Famed computer innovator Alan Kay once suggested “the easiest way to predict the future is to invent it.” As we set our eyes on 2016, I am going to introduce three smart city trends I hope you will help to invent for your own city.
Make no mistake – these three trends are already underway. They will happen whether or not you jump on the bandwagon. I am merely suggesting that the sooner you bring them to your city the better.
Integrated is the first trend to watch, or, as the Europeans prefer “cross-cutting.” Far too many cities are still building “siloed” smart city applications one department at a time.
But cities are realizing it’s far better to install equipment and applications that can be shared between departments. Even if you start with one small project in one small department, you still want technology that can accommodate future growth. Look for technology that supports:
- Open standards
- Expandability (for instance, a communications network that can be easily upgraded to carry more traffic)
- Common data formats (to make it easier to exchange information)
Interoperable. The idea of “plug-and-play” technology has been the Holy Grail for decades. And interoperability may be more important to smart cities than to any other sector. After all, a smart city is not a single system. It is a complex system made up of other complex systems, all of which need to talk together and work together.
It is imperative, therefore, that you continue the quest for interoperability. Step one is to insist on products and services that support open standards such as those promoted by organizations like ANSI, IEC, IEEE, ITU and NIST.
But standards are just the first step towards interoperability. Since vendors often implement the same standard in different ways, you must insist that they prove their interoperability before they are awarded the contract.
Inclusive. The third trend is inclusivity. All over the world, smart city pioneers are realizing that technology can and should help all levels of society. Not just the well off, but the disadvantaged as well. Not just the healthy, but the disabled as well. Not just the tech savvy, but those without expensive computers as well. Not just the residents of the dense urban core, but those in outlying areas as well.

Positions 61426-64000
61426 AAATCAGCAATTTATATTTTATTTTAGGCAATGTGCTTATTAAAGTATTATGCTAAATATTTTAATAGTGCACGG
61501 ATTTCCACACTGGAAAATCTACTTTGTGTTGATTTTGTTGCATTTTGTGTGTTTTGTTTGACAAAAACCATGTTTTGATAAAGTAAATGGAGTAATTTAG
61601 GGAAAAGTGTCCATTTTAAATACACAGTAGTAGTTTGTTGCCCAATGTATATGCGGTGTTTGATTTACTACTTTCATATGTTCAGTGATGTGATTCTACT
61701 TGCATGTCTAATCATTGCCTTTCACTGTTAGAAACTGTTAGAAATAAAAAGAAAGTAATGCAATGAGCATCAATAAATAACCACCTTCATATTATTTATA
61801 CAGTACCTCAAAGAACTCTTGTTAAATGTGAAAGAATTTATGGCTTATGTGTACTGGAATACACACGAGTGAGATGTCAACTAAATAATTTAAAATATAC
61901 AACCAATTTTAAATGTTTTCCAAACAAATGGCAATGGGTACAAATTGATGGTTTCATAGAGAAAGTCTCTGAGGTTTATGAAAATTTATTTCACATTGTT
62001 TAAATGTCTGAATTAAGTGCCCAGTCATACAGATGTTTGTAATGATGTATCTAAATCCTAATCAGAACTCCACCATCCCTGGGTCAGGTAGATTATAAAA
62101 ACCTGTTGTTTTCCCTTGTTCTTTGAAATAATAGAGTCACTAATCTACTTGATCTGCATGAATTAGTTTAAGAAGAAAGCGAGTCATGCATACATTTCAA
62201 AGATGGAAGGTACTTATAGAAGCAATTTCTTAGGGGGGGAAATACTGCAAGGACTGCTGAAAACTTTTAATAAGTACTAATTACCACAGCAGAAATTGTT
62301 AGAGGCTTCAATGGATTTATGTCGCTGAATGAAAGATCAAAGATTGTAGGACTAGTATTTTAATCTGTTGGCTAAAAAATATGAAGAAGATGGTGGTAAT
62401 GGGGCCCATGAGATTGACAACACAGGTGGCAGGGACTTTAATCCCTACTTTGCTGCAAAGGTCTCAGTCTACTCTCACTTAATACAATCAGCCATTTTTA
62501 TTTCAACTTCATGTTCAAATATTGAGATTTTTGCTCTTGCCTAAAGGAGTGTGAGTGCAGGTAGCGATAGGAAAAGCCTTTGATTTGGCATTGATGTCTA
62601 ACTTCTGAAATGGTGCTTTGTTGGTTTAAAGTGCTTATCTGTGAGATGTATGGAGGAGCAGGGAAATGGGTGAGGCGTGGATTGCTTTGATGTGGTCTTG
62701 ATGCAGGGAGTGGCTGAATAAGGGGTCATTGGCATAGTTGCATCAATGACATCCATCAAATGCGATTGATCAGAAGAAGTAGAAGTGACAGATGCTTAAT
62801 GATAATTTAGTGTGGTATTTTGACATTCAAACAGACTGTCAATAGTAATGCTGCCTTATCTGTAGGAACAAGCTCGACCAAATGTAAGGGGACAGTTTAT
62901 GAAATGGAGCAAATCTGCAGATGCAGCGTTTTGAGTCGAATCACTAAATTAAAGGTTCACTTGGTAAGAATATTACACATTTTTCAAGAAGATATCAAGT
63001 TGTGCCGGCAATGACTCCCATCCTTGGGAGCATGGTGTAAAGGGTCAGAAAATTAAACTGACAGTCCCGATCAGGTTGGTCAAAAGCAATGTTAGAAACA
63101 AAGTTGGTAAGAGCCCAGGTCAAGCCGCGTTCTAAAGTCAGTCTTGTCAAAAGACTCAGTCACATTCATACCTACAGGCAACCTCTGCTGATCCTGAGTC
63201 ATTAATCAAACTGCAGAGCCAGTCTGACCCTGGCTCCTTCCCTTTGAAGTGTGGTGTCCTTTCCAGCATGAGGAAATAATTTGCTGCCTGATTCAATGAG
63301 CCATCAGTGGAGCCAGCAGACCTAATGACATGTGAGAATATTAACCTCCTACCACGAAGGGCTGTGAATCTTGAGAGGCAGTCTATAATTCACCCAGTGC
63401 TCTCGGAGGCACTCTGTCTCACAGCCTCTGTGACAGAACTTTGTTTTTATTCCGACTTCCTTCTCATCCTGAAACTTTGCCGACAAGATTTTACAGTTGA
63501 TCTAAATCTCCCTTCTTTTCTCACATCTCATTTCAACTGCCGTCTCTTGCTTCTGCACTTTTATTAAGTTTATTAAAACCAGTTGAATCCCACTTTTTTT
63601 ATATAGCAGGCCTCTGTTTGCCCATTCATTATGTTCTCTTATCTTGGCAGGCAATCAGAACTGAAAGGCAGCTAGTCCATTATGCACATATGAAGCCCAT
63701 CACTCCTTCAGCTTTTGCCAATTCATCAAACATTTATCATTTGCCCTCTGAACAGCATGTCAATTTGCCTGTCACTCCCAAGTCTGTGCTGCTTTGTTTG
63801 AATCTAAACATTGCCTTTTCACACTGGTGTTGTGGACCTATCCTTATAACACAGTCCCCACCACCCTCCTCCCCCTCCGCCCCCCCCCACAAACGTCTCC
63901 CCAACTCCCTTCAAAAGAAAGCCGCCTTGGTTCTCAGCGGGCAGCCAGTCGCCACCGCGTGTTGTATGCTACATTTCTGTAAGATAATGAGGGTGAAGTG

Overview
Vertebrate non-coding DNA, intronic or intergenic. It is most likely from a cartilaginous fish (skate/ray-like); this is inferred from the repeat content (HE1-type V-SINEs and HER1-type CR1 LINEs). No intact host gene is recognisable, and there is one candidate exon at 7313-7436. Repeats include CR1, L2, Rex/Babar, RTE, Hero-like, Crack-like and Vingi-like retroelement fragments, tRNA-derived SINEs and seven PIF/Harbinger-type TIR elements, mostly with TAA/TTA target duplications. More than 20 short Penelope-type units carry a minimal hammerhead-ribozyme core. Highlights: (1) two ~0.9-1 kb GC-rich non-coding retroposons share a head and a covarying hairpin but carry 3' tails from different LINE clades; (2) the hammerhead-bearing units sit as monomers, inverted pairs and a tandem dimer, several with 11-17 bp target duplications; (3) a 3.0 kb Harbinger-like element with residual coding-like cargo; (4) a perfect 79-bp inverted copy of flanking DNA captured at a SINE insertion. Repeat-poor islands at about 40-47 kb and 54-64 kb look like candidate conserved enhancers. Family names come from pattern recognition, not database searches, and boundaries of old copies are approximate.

Creating an inclusive smart city starts with early stakeholder engagement. Embrace all of your key stakeholder groups in your early planning. Yes, that should include most if not all city departments. And yes, that should include the business community and the local universities. But it should also include advocates for the disabled, the disadvantaged, the remote and those who have been pushed to the fringes of society.
How do you create a more inclusive smart city? It starts by asking the right questions early in the planning. How will this work for people who only have a smartphone…or even no phone as well? How can we accommodate outlying areas with poor connectivity? What can we do to make these services available to the transient and the homeless?
Pittsburgh Mayor Bill Peduto said it best last September at the launch of the White House smart cities initiative. “We must plan for all and build for all,” he said. “We must create ladders of opportunity.”
When it comes to tech trends, it is easy to adopt a victim mentality. Day after month after year new trends come crashing in. It’s easy to feel overwhelmed and apathetic.
But sometimes tech trends can pave the way for important business, social and governmental changes. Viewed from that lens, we should all welcome the coming wave of smart city technology that will be integrated, interoperable and inclusive.
Jesse Berst is the founder and Chairman of the Smart Cities Council, more than 120 member corporations and advisory organizations working to improve the livability, workability and sustainability of the world’s cities. Visit SmartCitiesCouncil.com for the Internet’s largest collection of free smart city articles, guides, downloads and case studies, including the acclaimed Smart Cities Readiness Guide, now in use around the world. You can reach him at Jesse.Berst@SmartCitiesCouncil.com.